Chatham Explosion

From allpostersimages.com

This week of the Egyptian Gazette contained a consistent current event throughout the duration of the week regarding the blowing up of an old naval vessel, The Chatham. Apparently being fairly important news, as the vessel had wrecked in a major fresh water canal popular for the movement and transportation of good, this week of the paper held a special section each day for the process of the ship’s disposal. The amount of dynamite that had been acquired to destroy the wreckage was on pace to set a world record for the largest explosion of dynamite to date, weighing nearly ninety two tons. Of course, along with this massive amount of explosives came the necessity to put to plan a series of precautions and emergency aids in case anything went wrong. The explosives were to be carried to the scene of the wreckage by train, and detonated through a length of copper wire hooked up to a detonator.

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The townspeople at this time were extremely anxious for the explosion out of fear that some of their personal property may accidentally be destroyed. However, as the week continues on and the anticipation comes to rise, the people near the explosion were shockingly disappointed in the effect of it. Having built up a drastic image in their mind, the world record shattering explosion was fairly disappointing to the people, as they hardly even felt the shock being nineteen kilometers away from the site. The underwater explosion destroyed a decent amount of the naval vessel, while shooting tons of sand, water, and other debris hundreds of feet in the air. While the explosion was considered a success, there was a slight repair process and one of the banks of the canal had been fairly destroyed, and a number of railway lines needed repair. However, officials told the paper that transportation shouldn’t be delayed more than a few days.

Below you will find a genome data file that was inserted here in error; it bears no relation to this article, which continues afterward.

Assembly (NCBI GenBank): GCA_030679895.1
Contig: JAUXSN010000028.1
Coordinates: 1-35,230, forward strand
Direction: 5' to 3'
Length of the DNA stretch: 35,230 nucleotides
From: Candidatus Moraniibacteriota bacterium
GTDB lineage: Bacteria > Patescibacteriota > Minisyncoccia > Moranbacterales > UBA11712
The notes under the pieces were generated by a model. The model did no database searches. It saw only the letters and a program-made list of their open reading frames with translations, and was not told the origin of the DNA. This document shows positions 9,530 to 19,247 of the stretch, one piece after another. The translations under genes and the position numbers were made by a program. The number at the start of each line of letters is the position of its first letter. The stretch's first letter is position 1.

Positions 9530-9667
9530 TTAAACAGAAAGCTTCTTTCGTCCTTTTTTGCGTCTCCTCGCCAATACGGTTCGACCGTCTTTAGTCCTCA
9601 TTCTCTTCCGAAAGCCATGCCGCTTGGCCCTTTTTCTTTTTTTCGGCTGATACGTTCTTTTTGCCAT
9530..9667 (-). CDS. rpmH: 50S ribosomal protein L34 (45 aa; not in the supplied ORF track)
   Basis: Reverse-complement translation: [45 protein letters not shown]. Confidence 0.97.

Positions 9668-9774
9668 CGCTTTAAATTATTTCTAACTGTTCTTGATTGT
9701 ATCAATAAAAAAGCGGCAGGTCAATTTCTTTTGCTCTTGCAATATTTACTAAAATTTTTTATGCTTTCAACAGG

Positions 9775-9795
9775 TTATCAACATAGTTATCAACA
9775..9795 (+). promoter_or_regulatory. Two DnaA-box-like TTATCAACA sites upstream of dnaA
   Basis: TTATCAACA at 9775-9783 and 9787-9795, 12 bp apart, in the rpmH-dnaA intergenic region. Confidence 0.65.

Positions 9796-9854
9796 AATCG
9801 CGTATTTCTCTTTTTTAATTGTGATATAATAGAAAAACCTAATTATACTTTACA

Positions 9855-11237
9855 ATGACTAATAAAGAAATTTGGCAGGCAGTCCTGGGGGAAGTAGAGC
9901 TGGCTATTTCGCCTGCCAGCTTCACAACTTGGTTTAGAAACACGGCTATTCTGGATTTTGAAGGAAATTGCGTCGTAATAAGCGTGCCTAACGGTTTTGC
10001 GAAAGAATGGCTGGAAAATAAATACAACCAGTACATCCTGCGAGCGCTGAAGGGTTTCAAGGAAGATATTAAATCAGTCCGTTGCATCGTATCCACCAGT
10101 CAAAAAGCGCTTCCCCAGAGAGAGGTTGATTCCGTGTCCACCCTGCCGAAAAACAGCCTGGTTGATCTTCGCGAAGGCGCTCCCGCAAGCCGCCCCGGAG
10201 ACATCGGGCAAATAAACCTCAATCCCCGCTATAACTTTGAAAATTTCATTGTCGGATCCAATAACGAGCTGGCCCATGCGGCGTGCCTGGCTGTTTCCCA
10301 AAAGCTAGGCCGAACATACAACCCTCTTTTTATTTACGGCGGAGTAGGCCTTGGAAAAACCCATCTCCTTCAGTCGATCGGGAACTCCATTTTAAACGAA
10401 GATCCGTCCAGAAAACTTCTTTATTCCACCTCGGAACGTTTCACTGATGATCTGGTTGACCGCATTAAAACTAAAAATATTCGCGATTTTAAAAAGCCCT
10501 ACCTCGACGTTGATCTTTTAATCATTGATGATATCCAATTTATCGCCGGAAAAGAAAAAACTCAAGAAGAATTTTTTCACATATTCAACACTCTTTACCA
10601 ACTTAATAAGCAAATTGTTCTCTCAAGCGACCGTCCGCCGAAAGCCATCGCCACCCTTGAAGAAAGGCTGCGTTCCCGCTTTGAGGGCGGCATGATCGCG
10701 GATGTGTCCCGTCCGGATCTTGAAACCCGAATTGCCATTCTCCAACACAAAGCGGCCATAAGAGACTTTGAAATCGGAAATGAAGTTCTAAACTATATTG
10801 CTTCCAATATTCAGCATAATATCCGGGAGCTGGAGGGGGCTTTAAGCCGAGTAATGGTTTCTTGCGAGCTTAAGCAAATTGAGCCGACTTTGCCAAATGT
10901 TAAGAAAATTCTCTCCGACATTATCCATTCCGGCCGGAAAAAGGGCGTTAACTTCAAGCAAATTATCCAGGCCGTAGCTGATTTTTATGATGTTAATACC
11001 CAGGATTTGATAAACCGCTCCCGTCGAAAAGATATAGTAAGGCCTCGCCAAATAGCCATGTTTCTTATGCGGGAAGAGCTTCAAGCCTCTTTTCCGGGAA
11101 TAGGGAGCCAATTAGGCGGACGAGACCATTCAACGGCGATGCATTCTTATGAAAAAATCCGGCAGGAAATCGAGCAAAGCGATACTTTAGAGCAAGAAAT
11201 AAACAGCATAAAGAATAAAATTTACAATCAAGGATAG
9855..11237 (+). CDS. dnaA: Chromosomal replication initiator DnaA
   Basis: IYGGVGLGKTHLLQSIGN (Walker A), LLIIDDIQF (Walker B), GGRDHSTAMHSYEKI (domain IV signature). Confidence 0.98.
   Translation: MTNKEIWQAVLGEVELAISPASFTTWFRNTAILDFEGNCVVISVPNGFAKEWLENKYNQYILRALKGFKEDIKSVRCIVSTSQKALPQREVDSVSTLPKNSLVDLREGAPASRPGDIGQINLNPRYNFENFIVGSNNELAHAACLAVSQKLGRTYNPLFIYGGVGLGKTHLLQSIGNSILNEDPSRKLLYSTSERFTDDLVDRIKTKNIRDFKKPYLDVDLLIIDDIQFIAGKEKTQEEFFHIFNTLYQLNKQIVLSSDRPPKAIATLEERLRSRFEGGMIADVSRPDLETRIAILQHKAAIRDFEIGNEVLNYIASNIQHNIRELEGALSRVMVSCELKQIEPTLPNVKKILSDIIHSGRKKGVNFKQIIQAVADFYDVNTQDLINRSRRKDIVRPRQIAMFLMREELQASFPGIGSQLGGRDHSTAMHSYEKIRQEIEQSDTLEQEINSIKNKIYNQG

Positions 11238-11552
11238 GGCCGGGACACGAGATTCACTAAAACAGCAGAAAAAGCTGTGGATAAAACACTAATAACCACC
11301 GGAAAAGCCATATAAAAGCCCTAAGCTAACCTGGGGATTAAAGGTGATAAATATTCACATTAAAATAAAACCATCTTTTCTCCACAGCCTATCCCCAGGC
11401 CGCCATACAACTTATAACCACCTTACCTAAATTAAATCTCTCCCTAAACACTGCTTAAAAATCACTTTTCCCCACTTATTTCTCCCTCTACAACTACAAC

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Will Hanley
Associate Professor of History

I study the legal history of the Middle East and teach at Florida State University.